A second Qatar Airways passenger flight, which arrived in Afghanistan on Friday, has now departed from Kabul airport, a day after more than 100 foreign nationals left on another plane with the Taliban’s approval.
It is currently unclear how many passengers are on board the plane and what their nationalities are. The aircraft was seen landing in Kabul’s Hamid Karzai International Airport on Qatari-owned Al Jazeera Arabic television, and aid was seen being unloaded before passengers boarded the plane. This is the second such flight to depart from the airport. On Thursday, the first international passenger flight to take off from Afghanistan since the chaotic US military airlift last month landed in Qatar, carrying scores of foreign nationals, including Americans.
The planes’ departures are the first sign that at least some foreign nationals who want to leave Afghanistan will be able to do so, following weeks of uncertainty. Civilians have been left scrambling to find safe passage from the country since the Taliban takeover in mid-August threw a US-led evacuation effort into confusion. The French Foreign Ministry said in a statement that 49 French citizens and their dependents were “evacuated” Friday from Kabul in an operation assisted by Qatar. The operation ferried the passengers to Doha, the Qatari capital, from where a flight chartered by the French Foreign Ministry will return them to Paris. The statement did not specify which flight the French citizens and dependents took from Kabul to Doha.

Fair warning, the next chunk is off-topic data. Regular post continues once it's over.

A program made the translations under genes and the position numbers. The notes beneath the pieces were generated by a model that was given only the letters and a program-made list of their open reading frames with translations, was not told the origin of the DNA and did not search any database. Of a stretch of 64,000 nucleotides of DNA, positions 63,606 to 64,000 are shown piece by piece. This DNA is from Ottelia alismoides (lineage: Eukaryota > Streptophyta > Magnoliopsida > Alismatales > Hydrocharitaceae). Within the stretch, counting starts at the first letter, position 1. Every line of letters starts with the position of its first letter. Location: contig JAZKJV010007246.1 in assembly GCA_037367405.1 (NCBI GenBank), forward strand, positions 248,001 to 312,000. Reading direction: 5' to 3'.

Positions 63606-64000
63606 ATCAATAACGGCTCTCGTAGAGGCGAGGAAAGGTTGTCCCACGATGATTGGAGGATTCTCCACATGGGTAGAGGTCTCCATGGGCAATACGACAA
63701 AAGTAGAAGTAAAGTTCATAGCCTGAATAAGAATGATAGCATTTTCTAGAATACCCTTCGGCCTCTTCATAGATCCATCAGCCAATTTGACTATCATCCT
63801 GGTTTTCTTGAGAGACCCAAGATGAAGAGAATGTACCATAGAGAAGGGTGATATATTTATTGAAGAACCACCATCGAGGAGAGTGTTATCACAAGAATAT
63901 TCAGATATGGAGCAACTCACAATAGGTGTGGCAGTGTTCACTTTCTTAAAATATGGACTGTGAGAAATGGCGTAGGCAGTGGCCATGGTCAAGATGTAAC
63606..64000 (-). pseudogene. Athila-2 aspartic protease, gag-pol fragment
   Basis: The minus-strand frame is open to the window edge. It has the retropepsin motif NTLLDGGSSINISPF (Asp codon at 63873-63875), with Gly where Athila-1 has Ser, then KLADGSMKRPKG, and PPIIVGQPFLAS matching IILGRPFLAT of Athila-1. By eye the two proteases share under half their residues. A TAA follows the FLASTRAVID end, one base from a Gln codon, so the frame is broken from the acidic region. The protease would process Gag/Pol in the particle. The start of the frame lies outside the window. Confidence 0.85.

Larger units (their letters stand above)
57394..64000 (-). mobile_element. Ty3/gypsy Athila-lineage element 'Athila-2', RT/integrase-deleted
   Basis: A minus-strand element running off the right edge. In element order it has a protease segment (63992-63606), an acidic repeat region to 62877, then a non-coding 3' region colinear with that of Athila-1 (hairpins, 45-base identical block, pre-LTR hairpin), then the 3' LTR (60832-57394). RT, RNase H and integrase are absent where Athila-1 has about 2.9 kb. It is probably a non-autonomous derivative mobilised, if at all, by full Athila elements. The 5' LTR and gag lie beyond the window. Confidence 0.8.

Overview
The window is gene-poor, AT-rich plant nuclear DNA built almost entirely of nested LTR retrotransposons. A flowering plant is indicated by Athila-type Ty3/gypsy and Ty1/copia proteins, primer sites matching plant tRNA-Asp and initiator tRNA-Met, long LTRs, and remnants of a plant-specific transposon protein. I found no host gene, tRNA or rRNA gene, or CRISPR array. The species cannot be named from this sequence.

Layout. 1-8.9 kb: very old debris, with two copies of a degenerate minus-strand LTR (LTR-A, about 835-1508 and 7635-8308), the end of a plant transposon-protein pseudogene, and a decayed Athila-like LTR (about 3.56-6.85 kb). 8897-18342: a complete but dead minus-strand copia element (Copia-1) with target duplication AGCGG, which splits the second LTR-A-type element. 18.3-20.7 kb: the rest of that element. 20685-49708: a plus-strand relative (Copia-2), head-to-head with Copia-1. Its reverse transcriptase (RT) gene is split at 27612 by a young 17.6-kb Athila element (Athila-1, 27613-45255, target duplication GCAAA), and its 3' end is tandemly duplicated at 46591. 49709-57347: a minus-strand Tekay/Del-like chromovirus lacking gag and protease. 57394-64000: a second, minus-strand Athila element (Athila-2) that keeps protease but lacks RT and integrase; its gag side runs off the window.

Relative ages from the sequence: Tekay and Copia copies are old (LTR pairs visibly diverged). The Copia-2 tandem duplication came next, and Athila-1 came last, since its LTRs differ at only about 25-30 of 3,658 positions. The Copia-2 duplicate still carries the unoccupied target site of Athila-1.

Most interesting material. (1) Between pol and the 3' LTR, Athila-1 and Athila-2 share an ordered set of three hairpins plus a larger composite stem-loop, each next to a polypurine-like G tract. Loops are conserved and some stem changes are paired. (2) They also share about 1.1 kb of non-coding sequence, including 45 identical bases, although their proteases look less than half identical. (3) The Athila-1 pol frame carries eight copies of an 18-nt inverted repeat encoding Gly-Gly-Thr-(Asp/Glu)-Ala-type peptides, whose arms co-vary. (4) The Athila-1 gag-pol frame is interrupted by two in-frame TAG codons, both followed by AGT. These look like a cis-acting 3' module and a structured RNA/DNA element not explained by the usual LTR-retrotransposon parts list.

Passengers on board Thursday’s chartered Qatar Airways flight that departed from Kabul airport — including Canadian, Ukrainian, German, British and US citizens — were among some 200 foreigners that the Taliban have cleared to leave the country, according to a source with knowledge of the matter. Thursday’s flight happened after Qatar worked with parties on the ground to transport the passengers in a Qatari convoy and secure a safe passage to Kabul’s airport. Sheikh Mohammed bin Abdulrahman Al-Than, Qatar’s deputy prime minister and minister of foreign affairs, thanked the Taliban for their “cooperation” in restarting flights, adding that this was a signal that the militant group’s “positive statements” can be “demonstrated into action.”